The Helsinki Hysteria
This article is from the archive of The New York Sun before the launch of its new website in 2022. The Sun has neither altered nor updated such articles but will seek to correct any errors, mis-categorizations or other problems introduced during transfer.
The hysteria greeting President Trump’s summit with Vladimir Putin is something to behold. “Trump, Treasonous Traitor” is the headline in the New York Times. “Treason Summit” is the phrase used in Bustle magazine. President Obama’s director of central intelligence, John Brennan, calls the Trump-Putin presser “nothing short of treasonous.” The Daily News cover cartoon this morning depicts Mr. Trump shooting Uncle Sam. There’s a #TreasonSummit hashtag.
Dare none not call it treason?
We don’t doubt that Russians attempted to suborn our election in 2016. Nor do we doubt that Russia’s election interference was set in motion by the Russian government. We’re not against prosecuting the Kremlin’s culprits in court. Such tactics, though, strike us as no more likely to be successful against Russia than they have been against Islamist organizations. We prefer counter-attacks by cyber, covert, or more conventional military means.
It’s hard, in any event, to credit the Democratic Party, or its intelligentsia, when they pose as hawks. The New York Times? Its chairman, Arthur Sulzberger Jr., was once asked by his own father: “If a young American soldier comes upon a North Vietnamese soldier, which do you want to see get shot?” Replied the younger Sulzberger: “I would want to see the American get shot.” That story is related in “The Trust,” a venerable biography of the Times.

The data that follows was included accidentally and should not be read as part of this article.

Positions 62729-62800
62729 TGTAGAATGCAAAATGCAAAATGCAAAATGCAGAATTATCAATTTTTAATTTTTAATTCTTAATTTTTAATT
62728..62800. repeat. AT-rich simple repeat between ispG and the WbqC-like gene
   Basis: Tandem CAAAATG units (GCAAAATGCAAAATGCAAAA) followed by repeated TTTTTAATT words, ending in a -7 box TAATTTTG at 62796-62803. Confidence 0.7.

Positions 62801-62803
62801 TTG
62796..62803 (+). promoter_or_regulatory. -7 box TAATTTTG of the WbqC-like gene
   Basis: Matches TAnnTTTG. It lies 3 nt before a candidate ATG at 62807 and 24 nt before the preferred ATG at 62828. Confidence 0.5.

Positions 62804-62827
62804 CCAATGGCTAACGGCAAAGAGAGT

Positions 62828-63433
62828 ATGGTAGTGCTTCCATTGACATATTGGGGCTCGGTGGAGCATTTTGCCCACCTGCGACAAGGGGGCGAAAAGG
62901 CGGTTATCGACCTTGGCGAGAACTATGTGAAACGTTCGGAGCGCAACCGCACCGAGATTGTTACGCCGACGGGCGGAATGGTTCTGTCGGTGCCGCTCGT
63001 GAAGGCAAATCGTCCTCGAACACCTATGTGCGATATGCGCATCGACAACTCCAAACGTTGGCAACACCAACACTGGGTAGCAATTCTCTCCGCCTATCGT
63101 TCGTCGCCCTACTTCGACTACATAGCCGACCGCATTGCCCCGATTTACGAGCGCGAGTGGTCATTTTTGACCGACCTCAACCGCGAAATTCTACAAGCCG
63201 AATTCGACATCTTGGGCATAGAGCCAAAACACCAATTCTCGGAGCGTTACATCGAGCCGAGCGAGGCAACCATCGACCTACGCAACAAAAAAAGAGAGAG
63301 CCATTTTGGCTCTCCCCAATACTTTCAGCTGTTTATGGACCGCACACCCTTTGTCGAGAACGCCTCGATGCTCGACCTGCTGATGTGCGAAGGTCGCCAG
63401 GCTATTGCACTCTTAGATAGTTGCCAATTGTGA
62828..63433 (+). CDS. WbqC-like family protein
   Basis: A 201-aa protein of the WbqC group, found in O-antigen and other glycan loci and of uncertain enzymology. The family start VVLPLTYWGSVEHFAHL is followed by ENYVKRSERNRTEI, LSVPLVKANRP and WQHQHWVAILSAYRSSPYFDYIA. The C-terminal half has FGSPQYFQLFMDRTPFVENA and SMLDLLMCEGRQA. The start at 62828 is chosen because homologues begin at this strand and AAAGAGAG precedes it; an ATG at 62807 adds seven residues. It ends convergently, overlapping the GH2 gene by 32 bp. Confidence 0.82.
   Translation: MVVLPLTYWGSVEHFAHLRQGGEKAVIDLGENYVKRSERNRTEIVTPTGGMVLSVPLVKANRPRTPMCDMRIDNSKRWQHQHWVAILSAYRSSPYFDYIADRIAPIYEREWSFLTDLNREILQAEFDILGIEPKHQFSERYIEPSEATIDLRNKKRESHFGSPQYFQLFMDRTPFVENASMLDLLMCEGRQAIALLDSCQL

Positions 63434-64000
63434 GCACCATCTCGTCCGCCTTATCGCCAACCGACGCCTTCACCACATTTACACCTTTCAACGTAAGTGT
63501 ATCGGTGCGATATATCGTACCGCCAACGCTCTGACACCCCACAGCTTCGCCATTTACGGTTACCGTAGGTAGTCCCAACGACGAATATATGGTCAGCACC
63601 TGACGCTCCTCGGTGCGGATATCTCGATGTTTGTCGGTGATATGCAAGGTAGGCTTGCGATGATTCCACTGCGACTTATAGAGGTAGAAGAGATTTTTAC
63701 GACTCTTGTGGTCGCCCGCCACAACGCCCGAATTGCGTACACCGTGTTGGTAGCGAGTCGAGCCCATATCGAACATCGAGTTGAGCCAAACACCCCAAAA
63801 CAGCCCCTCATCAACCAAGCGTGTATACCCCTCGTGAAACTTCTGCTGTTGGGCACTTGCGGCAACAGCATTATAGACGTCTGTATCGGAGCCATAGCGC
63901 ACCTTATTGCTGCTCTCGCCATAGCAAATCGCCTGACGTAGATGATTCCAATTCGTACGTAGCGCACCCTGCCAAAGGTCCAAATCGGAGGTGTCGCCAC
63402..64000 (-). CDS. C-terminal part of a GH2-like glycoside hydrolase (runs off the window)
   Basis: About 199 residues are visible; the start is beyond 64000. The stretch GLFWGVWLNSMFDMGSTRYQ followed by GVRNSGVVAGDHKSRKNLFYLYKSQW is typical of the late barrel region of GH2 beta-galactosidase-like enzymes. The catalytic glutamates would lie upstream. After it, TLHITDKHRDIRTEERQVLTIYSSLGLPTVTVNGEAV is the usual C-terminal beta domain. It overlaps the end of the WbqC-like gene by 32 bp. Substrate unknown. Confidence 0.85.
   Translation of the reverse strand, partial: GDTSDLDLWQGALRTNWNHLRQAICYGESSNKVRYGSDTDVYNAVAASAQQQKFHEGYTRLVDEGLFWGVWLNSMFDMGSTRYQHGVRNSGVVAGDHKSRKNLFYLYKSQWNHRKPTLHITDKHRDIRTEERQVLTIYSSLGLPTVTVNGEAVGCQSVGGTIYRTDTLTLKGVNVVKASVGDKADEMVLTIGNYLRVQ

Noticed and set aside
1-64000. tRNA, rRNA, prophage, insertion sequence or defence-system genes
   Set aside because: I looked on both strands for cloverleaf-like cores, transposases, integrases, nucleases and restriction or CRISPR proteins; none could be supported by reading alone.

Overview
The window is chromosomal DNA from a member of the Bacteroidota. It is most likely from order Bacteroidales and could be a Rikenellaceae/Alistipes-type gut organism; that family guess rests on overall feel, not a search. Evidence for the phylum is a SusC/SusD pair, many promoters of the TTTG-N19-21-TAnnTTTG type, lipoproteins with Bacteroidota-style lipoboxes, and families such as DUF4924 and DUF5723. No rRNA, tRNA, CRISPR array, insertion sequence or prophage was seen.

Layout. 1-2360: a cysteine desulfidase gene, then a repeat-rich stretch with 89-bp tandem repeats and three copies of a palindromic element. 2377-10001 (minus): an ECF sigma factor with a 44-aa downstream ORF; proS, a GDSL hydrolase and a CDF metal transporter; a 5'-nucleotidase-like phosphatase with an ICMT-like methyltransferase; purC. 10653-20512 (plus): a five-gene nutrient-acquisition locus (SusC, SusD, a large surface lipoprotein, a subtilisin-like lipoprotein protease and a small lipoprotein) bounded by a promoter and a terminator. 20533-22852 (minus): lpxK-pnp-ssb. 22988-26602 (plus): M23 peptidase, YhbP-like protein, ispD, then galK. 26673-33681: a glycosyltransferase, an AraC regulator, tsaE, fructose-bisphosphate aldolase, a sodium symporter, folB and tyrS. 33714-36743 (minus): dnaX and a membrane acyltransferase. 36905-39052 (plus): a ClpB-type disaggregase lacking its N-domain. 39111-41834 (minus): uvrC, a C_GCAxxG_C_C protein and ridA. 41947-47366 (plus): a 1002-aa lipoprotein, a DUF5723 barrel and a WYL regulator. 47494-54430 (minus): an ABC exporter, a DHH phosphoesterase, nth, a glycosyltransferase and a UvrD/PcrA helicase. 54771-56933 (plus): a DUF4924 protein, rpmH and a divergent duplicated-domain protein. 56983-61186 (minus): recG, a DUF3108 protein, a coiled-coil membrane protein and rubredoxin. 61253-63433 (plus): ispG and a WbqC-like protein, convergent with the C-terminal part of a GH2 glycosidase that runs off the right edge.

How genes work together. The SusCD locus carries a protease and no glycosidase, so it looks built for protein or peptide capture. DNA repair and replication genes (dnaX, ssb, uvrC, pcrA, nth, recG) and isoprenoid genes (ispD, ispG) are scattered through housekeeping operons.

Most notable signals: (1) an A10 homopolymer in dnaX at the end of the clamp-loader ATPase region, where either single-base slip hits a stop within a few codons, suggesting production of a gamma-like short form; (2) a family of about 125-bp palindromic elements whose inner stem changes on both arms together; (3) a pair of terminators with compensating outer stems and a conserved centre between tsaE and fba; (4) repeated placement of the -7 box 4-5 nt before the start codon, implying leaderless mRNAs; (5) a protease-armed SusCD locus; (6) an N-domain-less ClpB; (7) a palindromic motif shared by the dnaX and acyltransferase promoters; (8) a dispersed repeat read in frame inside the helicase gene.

Mr. Trump blundered in suggesting an equivalency between Mr. Putin and our own intelligence services. It was not, though, as bad as President Obama having his envoy to the United Nations vote for articles of appeasement with Iran that Mr. Obama knew were opposed by both houses of America’s own Congress. Nor has Mr. Trump shipped plane loads of cash for Mr. Putin’s covert military operations against our allies the way the Democrats did for the ayatollahs.
Mr. Trump may have made a hash of his first summit with Mr. Putin, but he can say one thing for himself: He put his program to the voters formally in a platform that warned of Russ belligerence but also spoke of “common imperatives,” among them defeating terrorism, combating nuclear proliferation, and promoting trade. The voters in 60% of the American states concluded that Mr. Trump was more fit than the candidate the Democrats put up for president.
It is hard to imagine that the Democrats would have been less the appeaser of Russia than Mr. Trump is. Secretary Clinton failed at her own Russian reset. The Democrats shrank from arms sales to Ukraine. Crimea was lost on their watch. Arms sales to Ukraine were finally approved only under Mr. Trump. It was the Democrats who, in the Kerry-Lavrov “framework,” waved the Russ into Syria. It was on the Democrats’ watch that Russia attempted to subvert our election.
Pointing out that the Democrats would be worse is no satisfying defense of Mr. Trump. The kind of diplomacy Mr. Trump tried in Helsinki is certain to embolden the Russians. All the more important is the most tangible thing Mr. Trump has done in foreign affairs, which is begin an American military buildup. President Reagan taught that Russia will have a harder time competing in an arms race. That is the focus we favor going forward. Let’s hope the Democrats will put their money where their mouths are — and stay with the fight.